Don’t Sign Away Your Right to Negotiate a Better Deal
How many times are you asked to sign a contract for a service that you simply accept without reading? We all know that we shouldn’t do it, but we all do it from time to time. When it comes to signing an agreement with a supplier, however, it pays to look closely at the fine print. Most of us are familiar with “evergreen” provisions that automatically renew the agreement for three to five years if the customer doesn’t specifically give termination notice 60 to 90 days ahead of the contract’s end. Now there is a new provision that is beginning to show up in contracts that effectively prevents you from shopping for a better deal.
Typically appearing in the Confidentiality section of the agreement, the language prevents the customer (you) from sharing details of what you have purchased, prices you have paid, or even the name of your supplier to anyone during the term of your agreement. Breach of these terms can make you and your company liable for legal action. Agreeing to these terms essentially gives away your right to seek alternative bids with anyone — other suppliers, third-party consultants like ACC, business colleagues or any other group. In short, you’re stuck for up to five years.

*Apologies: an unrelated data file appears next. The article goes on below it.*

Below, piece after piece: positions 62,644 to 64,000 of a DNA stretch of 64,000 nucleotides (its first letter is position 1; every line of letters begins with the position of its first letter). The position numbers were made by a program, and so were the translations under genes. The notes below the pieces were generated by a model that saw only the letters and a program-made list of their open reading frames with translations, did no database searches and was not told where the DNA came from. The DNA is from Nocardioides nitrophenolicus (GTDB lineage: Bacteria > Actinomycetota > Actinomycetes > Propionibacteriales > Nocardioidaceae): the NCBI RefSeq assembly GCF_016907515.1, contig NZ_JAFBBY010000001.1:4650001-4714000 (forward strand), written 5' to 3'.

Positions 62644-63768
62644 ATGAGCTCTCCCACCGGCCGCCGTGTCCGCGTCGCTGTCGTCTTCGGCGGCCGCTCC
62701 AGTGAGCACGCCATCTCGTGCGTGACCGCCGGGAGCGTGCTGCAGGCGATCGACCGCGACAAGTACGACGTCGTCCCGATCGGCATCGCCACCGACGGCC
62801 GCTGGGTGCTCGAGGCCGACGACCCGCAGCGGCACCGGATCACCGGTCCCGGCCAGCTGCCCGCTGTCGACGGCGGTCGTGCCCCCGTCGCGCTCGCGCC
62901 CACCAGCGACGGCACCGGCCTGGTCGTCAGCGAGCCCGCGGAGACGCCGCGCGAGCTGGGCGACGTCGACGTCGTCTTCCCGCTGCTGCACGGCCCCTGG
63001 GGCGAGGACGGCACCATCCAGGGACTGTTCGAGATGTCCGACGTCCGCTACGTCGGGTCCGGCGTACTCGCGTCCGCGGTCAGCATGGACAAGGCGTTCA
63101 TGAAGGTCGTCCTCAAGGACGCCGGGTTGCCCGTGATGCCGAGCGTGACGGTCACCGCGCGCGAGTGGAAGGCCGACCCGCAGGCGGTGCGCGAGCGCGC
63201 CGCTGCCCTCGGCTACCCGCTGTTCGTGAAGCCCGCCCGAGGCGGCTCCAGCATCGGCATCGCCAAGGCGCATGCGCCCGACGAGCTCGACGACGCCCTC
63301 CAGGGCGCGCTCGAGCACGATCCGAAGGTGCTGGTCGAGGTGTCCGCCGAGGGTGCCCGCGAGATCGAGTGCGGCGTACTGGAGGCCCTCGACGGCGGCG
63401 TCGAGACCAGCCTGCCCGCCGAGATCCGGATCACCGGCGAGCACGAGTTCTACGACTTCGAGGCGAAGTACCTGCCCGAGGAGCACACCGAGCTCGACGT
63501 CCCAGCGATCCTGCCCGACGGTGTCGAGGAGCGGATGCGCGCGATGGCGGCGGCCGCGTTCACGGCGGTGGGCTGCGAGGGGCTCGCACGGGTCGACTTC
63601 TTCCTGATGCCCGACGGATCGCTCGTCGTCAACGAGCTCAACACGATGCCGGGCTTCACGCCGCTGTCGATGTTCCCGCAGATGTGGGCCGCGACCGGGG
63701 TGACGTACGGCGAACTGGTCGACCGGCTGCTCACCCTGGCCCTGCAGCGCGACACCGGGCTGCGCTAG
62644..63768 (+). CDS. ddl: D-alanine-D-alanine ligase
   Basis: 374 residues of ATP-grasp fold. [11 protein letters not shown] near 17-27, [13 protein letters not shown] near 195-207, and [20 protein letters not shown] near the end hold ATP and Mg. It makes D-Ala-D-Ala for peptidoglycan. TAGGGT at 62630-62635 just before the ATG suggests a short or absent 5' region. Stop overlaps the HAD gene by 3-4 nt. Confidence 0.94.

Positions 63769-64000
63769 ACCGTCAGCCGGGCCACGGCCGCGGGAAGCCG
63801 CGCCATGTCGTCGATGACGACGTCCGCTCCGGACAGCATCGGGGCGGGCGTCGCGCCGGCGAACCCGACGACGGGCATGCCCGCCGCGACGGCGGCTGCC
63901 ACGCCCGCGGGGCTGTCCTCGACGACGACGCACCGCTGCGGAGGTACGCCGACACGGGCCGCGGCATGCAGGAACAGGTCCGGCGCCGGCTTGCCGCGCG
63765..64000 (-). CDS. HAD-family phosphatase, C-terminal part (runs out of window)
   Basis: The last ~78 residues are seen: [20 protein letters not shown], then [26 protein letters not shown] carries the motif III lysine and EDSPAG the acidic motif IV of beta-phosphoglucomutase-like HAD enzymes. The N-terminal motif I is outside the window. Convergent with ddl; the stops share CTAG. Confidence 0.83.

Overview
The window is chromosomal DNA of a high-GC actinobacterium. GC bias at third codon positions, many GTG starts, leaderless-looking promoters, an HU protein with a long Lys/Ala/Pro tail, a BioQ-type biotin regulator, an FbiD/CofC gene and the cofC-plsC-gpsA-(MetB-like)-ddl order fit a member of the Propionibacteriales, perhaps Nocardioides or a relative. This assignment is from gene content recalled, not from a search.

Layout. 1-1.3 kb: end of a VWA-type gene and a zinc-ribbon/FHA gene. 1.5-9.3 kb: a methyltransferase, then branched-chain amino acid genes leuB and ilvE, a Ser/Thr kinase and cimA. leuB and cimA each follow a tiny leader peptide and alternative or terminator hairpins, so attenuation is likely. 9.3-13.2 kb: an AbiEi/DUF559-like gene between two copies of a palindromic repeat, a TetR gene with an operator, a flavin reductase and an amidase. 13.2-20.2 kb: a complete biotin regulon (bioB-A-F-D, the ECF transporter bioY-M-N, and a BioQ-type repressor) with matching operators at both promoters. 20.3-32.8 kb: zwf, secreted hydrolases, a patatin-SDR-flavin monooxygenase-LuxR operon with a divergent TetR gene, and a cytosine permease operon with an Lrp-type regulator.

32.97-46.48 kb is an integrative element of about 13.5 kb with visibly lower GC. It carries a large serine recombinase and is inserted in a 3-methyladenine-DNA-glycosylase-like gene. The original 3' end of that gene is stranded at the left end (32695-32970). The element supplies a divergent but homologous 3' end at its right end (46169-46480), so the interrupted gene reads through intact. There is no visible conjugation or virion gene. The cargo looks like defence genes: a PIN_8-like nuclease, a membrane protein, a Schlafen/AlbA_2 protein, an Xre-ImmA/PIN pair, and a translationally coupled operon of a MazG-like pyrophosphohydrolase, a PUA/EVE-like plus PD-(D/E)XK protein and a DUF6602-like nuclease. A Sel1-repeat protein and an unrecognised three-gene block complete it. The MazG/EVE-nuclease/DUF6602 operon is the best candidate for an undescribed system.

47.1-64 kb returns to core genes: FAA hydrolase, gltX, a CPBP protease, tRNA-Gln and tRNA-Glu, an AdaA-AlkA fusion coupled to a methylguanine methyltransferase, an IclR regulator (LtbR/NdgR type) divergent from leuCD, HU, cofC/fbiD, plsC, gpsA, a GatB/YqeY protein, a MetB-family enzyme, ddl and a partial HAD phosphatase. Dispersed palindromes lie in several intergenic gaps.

The best approach is to keep any supplier contracts to two years or less unless there are compelling reasons to go longer, and be sure to read the terms to see if you are prohibited from sharing even basic information (such as a description of what you are buying) with others.
Don’t give up your right to look for a better price … you owe it to your company to get the best deals possible.